Hose Handling Guide – Minimum Standards For Driver Training to Reduce Hose Handling Injury Exposures

Hose Handling Injuries

Injuries related to handling hoses are not as common/frequent as other tanker driver and task wash worker injuries but preventing them should be part of your safety efforts and programs.

Injuries include:

  • Strains while pulling, lifting, carrying or positioning hoses
  • Tripping over hoses when walking with them or connecting and disconnecting
  • Falls while climbing on tractors to handle or secure hoses

Exposure to hose handling injuries varies significantly between company operations, types of equipment, hose tube or rack configurations and customer facilities and operations. Each company should conduct a risk assessment to identify exposures and develop control strategies.

Task Performance Issues

  • Have proper footwear that is in good condition and clean
  • Be trained on the equipment and tasks to be performed
  • Inspect the area and equipment prior to starting the task
  • Have and use PPE per company policy and site rules
  • Become familiar with the area where you will work and identify hazards such as holes and obstructions that could contribute to falls
  • Use proper attire to reduce potential for injuries (slip resistant gloves, high visibility clothes when working in yards or around moving motor vehicles and task specific protection as needed based on cargo)

Hose Storage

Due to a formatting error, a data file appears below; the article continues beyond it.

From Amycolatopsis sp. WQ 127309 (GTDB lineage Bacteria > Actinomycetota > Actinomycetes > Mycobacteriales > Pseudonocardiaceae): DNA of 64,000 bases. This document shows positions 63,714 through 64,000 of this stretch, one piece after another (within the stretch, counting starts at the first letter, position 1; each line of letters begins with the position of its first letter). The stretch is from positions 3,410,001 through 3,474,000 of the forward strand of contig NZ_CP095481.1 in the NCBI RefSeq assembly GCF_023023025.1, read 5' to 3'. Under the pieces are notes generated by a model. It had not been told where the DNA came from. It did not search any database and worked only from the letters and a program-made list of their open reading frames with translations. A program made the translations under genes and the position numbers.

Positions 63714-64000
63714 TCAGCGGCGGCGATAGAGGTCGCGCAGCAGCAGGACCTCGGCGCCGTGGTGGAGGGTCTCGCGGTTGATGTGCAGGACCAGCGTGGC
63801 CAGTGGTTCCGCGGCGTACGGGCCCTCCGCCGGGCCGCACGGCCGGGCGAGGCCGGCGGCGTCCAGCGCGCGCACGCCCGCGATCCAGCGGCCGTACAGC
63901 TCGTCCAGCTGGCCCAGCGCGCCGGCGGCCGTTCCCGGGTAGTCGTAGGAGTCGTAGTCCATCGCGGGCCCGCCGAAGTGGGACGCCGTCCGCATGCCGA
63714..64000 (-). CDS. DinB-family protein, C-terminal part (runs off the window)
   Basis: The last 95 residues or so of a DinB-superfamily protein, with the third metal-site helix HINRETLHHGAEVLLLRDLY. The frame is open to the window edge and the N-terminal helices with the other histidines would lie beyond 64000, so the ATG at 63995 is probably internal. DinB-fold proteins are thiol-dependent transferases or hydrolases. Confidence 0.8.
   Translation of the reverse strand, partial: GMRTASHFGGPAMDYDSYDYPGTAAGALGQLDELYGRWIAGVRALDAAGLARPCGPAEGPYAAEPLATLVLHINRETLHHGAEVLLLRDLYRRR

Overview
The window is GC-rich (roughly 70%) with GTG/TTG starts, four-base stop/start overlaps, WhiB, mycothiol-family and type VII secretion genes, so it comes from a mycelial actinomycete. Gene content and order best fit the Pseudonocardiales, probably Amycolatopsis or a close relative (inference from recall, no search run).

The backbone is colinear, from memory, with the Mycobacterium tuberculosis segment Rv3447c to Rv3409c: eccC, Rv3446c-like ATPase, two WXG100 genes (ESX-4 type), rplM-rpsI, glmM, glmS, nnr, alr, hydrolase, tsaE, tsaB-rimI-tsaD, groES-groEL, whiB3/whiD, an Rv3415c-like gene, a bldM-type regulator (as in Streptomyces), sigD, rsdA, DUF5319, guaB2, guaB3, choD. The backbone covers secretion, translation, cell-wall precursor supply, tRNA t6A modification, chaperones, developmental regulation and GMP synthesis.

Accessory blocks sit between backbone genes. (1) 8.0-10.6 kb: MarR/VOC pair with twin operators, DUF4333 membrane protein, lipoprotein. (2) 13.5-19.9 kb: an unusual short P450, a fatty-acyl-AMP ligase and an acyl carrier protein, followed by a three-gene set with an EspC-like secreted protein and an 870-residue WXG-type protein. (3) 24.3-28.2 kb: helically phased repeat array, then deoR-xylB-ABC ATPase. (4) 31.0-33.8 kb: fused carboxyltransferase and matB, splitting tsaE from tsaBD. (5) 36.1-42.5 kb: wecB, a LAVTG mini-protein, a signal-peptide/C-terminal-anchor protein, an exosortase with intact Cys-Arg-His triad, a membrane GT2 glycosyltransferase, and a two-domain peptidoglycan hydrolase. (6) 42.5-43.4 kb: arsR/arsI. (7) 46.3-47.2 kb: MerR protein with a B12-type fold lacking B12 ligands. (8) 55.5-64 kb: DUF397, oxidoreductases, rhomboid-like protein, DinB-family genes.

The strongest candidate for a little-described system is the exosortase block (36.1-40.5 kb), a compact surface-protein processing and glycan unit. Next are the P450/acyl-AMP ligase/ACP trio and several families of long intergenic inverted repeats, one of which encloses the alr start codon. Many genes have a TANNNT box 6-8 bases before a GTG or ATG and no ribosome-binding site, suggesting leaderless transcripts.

Hose storage location and securement will vary based on the product and trailer design. Handling techniques will have some variations but some common features.

Understand the Product being Transferred

A wide range of products are hauled in tankers and can have limited hazards or significant hazards. Weights and temperatures will vary and understanding what you are hauling and it’s properties is essential. Hoses which are not handled with care can cause contents to spill. This can have limited issues like when hauling swimming pool water to significant hazards when hauling chemicals or products with elevated or low temperatures.

Body Mechanics Basics

Strains are more common when someone bends, twists and lifts. The risk is even greater when these are done in combination. Spreading your legs and using both hands while avoiding twisting reduces the potential for strains. When you lift keep your back in a comfortable position which can be straight or curved.

Removing Hoses from Trailers

Different types of hoses are used depending on the product and customer specifications. When removing or replacing hoses avoid lifting the whole hose at one time and check for residual product that could spill or make the hose more difficult to handle. Cold temperatures can create additional hazards when product or caps freeze.

Click here to download the CTRMC’s Minimum Suggested Standards for  Driver Training to Reduce Hose Handling Injuries

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